According to EIR's sources in the U.S. intelligence community, Shultz used his position to try to nip the investigation of the Jonathan Pollard spy scandal in the bud. Under investigation was the existence of, and members of, what was called the "Mr. X Committee," which was thought to be collaborating with Israeli national Pollard in his espionage activities. For this purpose, Shultz deployed the Legal Advisor of the U.S. State Department, Abraham Sofaer, who was a former Federal judge nominated by President Carter, and alleged to be an agent of Israel's Mossad. Judge Sofaer had presided over the lawsuit brought by then-Gen. Ariel Sharon against Time for its straightforward coverage of the slaughter of Palestinian refugees in Lebanon by Falange militia, under General Sharon's oversight, during Israel's war on Lebanon.

No sooner did Shultz tip Sofaer to try to bury the Pollard case, than Sofaer led a delegation in late 1985 to Israel to interrogate Rafael Eitan. Eitan had been the head of Lekem—the "off-the-reservation" technological intelligence unit that was believed to have been the Israeli counterpart of the "X Committee." Not only did nothing come out of this interview with Eitan, but, while in Israel, Sofaer—according to columnists Rowland Evans and Robert Novak—gave an interview to the Israeli daily Ha'aretz, where he praised Sharon's invasion of Lebanon, Israel's bombing of the Palestine Liberation Organization (PLO) in Tunisia, and its interception of an Egyptian airliner.

So, Shultz used an avowed advocate of Israel's fascist "Terror Against Terror"-style tactics, to cover up the extent of the Pollard espionage network. And, he rewarded Judge Sofaer by seeing that he became a Fellow at the Hoover Institution, along with Shultz.

Toward the end of the Reagan Administration, following then-Prime Minister Margaret Thatcher's advice that Soviet President Mikhail Gorbachov was a "man with whom you can do business," Shultz proposed what was then known as a "global condominium" or "New Yalta" arrangement with Gorbachov. Ironically, by 1989, Soviet hardliners, fearing an impending economic collapse, were preparing for a potential "global showdown," and Gorbachov was President in name only.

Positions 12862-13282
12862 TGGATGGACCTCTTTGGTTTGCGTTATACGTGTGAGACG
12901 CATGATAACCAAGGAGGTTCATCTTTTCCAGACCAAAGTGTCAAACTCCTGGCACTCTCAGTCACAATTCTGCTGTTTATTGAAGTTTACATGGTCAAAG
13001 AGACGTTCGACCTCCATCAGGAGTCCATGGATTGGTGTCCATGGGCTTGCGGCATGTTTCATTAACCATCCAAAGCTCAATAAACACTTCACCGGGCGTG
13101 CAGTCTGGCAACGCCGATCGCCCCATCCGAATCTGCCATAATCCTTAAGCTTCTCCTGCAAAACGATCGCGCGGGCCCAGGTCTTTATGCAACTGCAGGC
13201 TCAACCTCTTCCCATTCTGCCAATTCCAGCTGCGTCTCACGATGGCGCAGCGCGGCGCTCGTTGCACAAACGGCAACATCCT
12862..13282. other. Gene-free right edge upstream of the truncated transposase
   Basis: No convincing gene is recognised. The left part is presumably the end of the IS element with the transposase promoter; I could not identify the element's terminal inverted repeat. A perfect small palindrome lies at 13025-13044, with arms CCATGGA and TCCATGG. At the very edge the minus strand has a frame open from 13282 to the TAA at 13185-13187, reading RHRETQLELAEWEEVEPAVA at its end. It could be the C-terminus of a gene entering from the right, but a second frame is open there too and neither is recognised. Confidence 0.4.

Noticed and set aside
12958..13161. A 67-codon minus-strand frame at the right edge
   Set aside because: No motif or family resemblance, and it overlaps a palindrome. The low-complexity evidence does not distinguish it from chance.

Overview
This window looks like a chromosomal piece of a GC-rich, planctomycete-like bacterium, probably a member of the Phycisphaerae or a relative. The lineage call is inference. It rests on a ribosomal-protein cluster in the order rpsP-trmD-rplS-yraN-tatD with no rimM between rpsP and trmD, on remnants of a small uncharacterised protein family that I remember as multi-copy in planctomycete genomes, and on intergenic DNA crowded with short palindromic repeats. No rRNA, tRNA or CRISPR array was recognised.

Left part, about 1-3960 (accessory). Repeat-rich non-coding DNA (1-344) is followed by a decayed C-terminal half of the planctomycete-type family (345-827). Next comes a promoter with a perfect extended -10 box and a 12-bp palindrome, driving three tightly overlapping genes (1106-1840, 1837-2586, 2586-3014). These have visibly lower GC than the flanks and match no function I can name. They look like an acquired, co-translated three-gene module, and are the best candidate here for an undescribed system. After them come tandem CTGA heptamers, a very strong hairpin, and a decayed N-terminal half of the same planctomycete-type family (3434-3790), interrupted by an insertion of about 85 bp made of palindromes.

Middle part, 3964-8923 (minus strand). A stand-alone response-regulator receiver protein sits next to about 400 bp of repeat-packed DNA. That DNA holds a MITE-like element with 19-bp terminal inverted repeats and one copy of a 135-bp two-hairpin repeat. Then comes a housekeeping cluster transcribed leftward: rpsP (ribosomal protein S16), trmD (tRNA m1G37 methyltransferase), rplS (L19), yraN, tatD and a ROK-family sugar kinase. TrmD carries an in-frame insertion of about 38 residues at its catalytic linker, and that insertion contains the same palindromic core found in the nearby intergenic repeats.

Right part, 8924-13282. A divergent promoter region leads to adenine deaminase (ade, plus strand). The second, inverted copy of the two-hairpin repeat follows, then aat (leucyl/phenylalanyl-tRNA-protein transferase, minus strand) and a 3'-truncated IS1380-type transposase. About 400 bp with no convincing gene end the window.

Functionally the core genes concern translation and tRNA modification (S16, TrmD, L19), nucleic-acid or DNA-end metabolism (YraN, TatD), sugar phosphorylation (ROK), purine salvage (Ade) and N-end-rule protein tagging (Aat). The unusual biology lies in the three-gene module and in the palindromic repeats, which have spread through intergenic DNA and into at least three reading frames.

Exemplary of the "New Yalta," is the case of the Middle East, where Shultz rudely rejected Israeli and other suggestions that an economic development program for the region ought to be the key component of negotiating political solutions. Taking a page from Zbigniew Brzezinski's "Arc of Crisis," Shultz carried out secret diplomacy, offering Israel the West Bank (which had been part of Jordan), plus a part of southern Lebanon, if Israel would grant Syria, which was then a Soviet satrap, the remainder of northern Lebanon. Thus, the map of the Mideast would be redrawn into a "Greater Syria" and a "Greater Israel"—an arrangement which left the Palestinians, with whom Shultz refused to deal, nothing.

The Post-Reagan Era

Since leaving office, Shultz has not changed his disregard for the general welfare. He teamed up with "British Golem" and mega-speculator George Soros to promote a series of referenda to legalize narcotics, making him truly the "Godfather" of the Vulcans. Thus, in an Oct. 7, 1989, speech to the Stanford Business School, Shultz said that the time had come "to make it possible for addicts to buy drugs at some regulated place at a price that approximates cost.... We need at least to consider and examine forms of controlled legalization of drugs." Shultz's program, in historical effect, has resulted in skyrocketting addiction wherever it has been implemented.

In semi-retirement in the Hoover Institution's ivory towers, Shultz has done very well indeed, giving economic advice to many companies gullible enough to accept it from the man who helped bring about their impending demise. He is a member of the board of directors of Bechtel Group, Fremont Group, Gilead Sciences, Unext.com, and Charles Schwab & Co. He is also chairman of the International Council of J.P. Morgan Chase, which EIR analysts believe may have been taken under protection of the Federal Reserve after it nearly went under in 2003.

Shultz is being well rewarded for his years of servitude to the Anglo-American Establishment.